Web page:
Published 06 April 2017
Professor Terry Hughes is a big deal in the reef ecology arena and currently spearheads the National Coral Bleaching Taskforce. So when an undisputed expert has to hold back tears as he describes the future of our reef, you realise we must be in dire straits.
Hughes, speaking at the Sydney Ideas public lecture called Global Warming and the Mass Bleaching of Corals last week, sounded the death knell for the Great Barrier Reef. He was joined by three other panellists, all of whom emphasised the importance of taking climate action. While I could critique the event for who it failed to invite to speak about climate action and coral bleaching (Traditional Owners, Aboriginal activists, students, people who depend on or work near the reef who are not part of the educated elite), as a young climate activist I was powerfully touched and motivated to action and believe passing on the information from Hughes’ might inspire others to get involved in doing something about it.
The reef experienced two coral bleaching episodes in 2016, the hottest year on record, and another two in 2017. That’s four bleaching events with less than one degree of average global warming and if the predictions are true, we can expect innumerable more terrifying changes to be unleashed globally.
In 2016, Hughes’ surveyed the extent of severe bleaching along the entire Great Barrier Reef. His team found that the most severe bleaching occurring in the northern third of the Great Barrier Reef, where half of those reefs saw more than 65% coral death.
Hughes’ team will undertake an identical survey in 2017 regarding this year’s back-to-back beaching, but expectations are grim. Like Maria Byrne, Professor of Marine Biology at the University of Sydney, says, the damage of a pulse of warm sea surface temperatures is like “ten cyclones holding hands, walking toward the reef.” Byrne echoes Hughes’ message: we cannot afford to go above two degrees of warming under the 2020 COP21 target. If we don’t transition to renewables, we are likely to see annual bleaching events. Sadly but unsurprisingly, Hughes emphasises that even if we stay below that target, the fate of the reef is likely to get worse before it gets better.
Addressing the sombre audience, David Ritter CEO of Greenpeace Australia Pacific recalls a quote, “The earth is not dying; it’s being killed. And those that are killing it have names and addresses.” A complex of banks, federal and state governments as well as peak business bodies in Australia are investing in the destruction of the reef, he remarks. The government is lending $1 billion of taxpayer money to billionaire Mr. Adani to build Australia’s biggest coal mine next to the reef. At the same time, peak bodies are not addressing the issue and politicians are extolling the virtues of coal in parliament. Commonwealth Bank and Westpac have remained silent, and have not ruled out funding the new coal project expected to last for 60 years, well past the time of coal being considered a viable energy source.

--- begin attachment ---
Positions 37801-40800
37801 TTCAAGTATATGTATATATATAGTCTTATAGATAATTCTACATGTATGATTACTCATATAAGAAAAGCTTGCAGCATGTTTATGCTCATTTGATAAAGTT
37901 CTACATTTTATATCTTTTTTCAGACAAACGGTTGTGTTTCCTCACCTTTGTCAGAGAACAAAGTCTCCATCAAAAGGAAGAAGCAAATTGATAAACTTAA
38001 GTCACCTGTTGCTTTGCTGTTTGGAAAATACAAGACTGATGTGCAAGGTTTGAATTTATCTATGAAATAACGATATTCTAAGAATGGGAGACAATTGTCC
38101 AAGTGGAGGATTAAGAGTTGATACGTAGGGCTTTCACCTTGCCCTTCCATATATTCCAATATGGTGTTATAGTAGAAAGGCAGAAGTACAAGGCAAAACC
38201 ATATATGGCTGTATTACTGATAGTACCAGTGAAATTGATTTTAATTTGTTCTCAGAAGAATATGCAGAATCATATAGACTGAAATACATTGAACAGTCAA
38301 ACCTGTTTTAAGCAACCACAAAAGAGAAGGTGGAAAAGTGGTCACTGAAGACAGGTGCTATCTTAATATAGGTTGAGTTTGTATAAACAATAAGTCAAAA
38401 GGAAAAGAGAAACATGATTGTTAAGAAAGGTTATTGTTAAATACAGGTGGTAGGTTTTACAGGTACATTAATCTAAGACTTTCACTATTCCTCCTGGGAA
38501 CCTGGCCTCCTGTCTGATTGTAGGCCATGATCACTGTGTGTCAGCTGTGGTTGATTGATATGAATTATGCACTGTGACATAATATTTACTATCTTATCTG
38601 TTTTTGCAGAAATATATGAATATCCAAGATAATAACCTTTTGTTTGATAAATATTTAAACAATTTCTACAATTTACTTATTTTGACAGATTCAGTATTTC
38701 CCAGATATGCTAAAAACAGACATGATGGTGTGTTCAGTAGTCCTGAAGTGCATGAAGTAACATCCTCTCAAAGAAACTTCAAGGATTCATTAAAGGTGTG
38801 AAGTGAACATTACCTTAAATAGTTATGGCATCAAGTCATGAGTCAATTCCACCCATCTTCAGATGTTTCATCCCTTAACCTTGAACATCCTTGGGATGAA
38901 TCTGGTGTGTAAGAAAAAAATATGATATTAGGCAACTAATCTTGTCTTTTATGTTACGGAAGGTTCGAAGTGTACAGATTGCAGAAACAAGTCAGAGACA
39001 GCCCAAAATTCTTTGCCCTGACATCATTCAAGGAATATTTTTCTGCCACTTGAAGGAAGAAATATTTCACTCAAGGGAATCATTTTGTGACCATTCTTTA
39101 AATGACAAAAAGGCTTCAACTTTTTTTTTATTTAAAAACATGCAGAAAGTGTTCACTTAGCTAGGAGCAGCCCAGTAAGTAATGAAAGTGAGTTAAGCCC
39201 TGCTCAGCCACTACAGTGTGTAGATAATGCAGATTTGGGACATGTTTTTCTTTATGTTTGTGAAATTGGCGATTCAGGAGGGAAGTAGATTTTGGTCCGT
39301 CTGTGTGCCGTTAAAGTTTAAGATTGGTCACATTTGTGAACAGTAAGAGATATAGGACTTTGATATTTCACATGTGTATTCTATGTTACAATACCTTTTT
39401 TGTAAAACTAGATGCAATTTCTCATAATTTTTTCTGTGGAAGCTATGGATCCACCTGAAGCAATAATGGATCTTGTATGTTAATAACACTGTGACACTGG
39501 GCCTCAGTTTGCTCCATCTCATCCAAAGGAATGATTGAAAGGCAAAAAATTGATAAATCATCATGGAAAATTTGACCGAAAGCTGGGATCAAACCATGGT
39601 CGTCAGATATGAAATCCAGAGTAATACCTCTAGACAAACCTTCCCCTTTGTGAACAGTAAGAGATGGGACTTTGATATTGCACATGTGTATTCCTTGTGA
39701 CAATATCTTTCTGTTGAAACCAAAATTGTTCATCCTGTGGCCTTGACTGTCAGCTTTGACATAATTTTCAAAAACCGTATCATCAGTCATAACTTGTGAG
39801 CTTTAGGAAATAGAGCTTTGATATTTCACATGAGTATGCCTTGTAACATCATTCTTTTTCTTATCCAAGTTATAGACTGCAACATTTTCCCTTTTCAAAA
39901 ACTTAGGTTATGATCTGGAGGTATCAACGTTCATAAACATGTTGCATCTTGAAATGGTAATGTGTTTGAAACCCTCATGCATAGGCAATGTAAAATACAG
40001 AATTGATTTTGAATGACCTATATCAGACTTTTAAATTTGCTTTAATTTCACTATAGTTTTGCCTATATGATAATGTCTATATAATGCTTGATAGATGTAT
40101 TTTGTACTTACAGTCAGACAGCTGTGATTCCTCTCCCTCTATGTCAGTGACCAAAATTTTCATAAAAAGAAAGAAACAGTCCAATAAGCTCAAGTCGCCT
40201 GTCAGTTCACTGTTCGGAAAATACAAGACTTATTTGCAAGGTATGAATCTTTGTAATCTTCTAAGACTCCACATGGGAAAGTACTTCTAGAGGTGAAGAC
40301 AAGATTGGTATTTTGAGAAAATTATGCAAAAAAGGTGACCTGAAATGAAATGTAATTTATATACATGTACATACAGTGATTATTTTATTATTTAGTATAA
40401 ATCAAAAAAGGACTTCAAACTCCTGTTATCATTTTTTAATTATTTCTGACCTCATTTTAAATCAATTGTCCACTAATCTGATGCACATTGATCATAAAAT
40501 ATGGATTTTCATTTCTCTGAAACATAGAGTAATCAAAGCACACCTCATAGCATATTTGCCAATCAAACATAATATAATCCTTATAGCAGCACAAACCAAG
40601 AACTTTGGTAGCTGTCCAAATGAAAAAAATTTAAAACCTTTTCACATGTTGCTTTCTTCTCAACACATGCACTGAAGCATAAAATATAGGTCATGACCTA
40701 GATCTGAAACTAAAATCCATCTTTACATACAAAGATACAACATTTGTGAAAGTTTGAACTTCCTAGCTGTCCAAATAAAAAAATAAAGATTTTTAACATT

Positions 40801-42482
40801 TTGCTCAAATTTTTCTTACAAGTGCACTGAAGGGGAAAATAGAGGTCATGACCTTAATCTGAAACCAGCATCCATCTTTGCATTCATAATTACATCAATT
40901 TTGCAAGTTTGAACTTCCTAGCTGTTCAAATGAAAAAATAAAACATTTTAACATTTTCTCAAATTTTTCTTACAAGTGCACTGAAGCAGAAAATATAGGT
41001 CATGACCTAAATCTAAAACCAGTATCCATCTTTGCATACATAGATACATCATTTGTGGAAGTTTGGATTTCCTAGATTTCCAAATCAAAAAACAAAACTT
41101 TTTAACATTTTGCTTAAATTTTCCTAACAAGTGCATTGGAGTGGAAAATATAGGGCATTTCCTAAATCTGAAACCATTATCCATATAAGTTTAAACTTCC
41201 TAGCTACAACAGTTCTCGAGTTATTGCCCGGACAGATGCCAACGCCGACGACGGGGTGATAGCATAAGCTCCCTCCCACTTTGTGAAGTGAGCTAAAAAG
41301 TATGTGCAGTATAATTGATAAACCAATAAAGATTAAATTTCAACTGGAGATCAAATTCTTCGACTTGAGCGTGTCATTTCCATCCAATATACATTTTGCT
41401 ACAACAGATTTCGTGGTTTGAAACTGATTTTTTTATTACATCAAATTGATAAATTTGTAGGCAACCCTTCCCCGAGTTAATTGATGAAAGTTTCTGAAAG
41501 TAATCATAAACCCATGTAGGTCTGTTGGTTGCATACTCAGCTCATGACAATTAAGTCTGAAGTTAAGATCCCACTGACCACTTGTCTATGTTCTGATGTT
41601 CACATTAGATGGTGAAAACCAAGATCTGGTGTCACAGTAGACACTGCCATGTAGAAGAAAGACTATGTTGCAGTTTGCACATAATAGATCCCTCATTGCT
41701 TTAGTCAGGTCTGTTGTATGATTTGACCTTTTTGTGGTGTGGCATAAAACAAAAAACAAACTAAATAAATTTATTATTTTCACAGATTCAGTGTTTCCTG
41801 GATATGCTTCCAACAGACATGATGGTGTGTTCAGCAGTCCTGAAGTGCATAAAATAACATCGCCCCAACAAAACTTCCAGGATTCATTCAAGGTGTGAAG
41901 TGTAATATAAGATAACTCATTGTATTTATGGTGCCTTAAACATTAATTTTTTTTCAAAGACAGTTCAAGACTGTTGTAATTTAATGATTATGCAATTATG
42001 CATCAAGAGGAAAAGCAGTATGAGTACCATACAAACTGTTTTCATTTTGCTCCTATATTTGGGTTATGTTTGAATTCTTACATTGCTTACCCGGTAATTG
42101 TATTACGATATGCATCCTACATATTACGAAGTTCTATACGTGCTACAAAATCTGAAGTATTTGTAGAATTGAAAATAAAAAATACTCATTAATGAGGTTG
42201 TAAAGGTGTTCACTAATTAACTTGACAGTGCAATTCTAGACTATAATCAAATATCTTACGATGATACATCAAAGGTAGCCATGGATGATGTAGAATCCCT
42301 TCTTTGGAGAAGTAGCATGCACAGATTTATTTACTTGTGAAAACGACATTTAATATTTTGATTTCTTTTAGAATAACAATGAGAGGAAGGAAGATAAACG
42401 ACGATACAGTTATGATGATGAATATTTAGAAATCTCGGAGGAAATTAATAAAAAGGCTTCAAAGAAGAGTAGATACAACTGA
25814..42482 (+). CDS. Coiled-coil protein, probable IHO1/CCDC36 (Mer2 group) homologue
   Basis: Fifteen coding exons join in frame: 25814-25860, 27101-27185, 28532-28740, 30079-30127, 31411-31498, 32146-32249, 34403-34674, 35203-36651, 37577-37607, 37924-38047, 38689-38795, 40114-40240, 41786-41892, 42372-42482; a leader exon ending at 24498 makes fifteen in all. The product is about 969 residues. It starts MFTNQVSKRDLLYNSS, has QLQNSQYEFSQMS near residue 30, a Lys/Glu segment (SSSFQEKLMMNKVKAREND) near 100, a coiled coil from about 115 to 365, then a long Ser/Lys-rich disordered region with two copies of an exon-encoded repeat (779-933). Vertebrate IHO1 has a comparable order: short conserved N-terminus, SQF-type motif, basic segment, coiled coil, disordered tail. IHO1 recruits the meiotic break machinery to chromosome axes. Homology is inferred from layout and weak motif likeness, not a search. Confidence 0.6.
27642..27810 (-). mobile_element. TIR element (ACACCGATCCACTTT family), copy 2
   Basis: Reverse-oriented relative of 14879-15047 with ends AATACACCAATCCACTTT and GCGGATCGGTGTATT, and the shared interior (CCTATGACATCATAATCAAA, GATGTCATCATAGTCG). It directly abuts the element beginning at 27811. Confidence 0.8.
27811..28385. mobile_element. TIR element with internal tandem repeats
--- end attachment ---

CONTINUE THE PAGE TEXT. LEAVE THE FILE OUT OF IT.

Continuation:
All panelists urge that we have no option but to take action. They respond to the question we’re all asking ourselves: What can we do? Ritter lists a dozen of actions we can take including making a meal for your five closest friends and share Hughes’ message; write to your local member, a surprisingly effective measure given how few letters they generally receive; or get involved in an organisation that is already committed to taking action like the Australian Conservation Foundation, AYCC, Greenpeace, GetUp! or a #StopAdani group.
It is not unprecedented that people have taken radical action to protect reefs before. Iain McCalman, Co-Director of the Sydney Environment Institute, draws upon the lessons learned from the campaign to save Ellison Reef beginning in 1967, a movement led by John Busst, poet Judith Wright, and CSIRO forester Len Webb. At that time, threats of mining the reef and turning reef skeleton into fertiliser were resisted by passionate locals in a watershed event which has come to be known as the birth of reef conservation in Australia.
McCalman forecasts that this is our ‘Ellison Reef moment’; the Great Barrier Reef that we know from our childhood will never be the same, but while temperatures continue to rise, he and the other panellists urge us to act together to stop this train-wreck of climate disasters from destroying our future.
Jodie Pall is a 2017 Honours Research Fellow at SEI and a Research Assistant in the School of Geosciences. Jodie is a member of #StopAdani Sydney. She is deeply committed to working toward climate justice outcomes, especially for Aboriginal and Torres Strait Islander peoples. Sovereignty was never ceded.
Image: Petchrung Sukpong